This paper describes the clinical activity patterns and nature of interventions of hospital-based liaison psychiatry services in England.
To describe the clinical activity patterns and nature of interventions of hospital-based liaison psychiatry services in England. A total of 1475 face to face contacts from 18 hospitals were included in the analysis, of which approximately half were follow-up reviews. There was considerable variation across sites, related to the volume of Emergency Department (ED) attendances, number of hospital admissions, and work hours of the team but not to the size of the hospital (number of beds). The most common clinical problems were co-morbid physical and psychiatric symptoms, self-harm and cognitive impairment. The main types of intervention delivered were diagnosis/formulation, risk management and advice. There were differences in the type of clinical problems seen by the services between EDs and wards, and also differences between the work conducted by doctors and nurses. Almost half of the contacts were for continuing care, rather than assessment. Eight per cent of all referrals were offered follow up with the LP team, and approximately 37% were referred to community or other services. The activity of LP services is related to the flow of patients through an acute hospital. In addition to initial assessments, services provide a wide range of differing interventions, with nurses and doctors carrying out distinctly different roles within the team. The results show the volume and diversity of LP work. While much clinical contact is acute and confined to the inpatient episode, the LP service is not defined solely by an assessment and discharge function; cases are often complex and nearly half were referred for follow up including liaison team follow up.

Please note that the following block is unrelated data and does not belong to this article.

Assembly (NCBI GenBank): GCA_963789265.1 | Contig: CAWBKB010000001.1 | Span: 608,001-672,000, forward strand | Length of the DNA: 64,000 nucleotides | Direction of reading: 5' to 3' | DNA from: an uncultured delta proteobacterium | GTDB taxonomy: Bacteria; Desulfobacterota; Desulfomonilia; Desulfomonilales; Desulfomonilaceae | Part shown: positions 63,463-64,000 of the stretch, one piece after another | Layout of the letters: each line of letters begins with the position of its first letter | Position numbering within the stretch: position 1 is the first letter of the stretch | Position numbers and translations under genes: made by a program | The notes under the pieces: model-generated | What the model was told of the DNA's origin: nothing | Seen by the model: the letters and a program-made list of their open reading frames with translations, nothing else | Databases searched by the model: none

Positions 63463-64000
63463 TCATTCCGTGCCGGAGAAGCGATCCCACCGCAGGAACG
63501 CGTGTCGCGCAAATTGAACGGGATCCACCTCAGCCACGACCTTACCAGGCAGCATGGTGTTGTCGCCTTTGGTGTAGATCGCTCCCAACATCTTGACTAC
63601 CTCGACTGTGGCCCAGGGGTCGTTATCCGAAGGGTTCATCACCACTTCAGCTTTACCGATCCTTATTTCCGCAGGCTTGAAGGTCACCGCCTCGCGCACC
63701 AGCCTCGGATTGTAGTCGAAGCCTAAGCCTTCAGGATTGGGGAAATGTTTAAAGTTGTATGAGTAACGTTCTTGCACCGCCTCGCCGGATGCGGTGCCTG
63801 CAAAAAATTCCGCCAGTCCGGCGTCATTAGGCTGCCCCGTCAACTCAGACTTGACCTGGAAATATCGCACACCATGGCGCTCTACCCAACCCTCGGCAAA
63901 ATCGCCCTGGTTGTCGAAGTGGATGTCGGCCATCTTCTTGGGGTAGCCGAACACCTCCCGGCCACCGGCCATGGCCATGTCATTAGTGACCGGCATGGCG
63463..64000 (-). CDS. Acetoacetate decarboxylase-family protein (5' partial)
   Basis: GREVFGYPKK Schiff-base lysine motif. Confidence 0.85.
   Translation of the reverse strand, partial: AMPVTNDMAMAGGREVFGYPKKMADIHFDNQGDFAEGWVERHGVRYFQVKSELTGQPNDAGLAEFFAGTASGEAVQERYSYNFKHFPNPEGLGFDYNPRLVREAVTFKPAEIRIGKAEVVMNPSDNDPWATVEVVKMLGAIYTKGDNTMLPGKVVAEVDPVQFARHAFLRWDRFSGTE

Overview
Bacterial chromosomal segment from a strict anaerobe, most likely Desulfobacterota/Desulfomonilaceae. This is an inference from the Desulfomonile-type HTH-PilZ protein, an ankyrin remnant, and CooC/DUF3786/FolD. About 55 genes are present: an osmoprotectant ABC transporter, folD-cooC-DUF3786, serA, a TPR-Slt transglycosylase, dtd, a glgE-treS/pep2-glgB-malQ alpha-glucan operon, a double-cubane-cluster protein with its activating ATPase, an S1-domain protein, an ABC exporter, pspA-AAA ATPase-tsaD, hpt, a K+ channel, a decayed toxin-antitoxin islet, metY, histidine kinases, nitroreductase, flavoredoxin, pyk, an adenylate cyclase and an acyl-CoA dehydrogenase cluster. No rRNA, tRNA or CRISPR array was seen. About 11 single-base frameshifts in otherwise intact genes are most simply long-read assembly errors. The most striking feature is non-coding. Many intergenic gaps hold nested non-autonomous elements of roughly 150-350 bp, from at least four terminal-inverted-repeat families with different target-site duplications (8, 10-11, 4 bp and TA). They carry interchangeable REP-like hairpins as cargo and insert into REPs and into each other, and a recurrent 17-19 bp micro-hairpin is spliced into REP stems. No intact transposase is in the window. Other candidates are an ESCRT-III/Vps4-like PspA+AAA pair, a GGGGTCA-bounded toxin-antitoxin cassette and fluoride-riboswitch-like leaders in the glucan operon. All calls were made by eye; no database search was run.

Saraiva, S., Guthrie, E., Walker, A., Trigwell, P., West, R., Shuweidi, F., Crawford, M., Fossey, M., Hewison, J., Czoski Murray, C., Hulme, C. and House, A., 2020. The Nature and Activity of Liaison Mental Services in Acute Hospital Settings: A Multi-Site Cross Sectional Study. BMC Health Services Research, 20(1). doi: 10.1186/s12913-020-05165-x.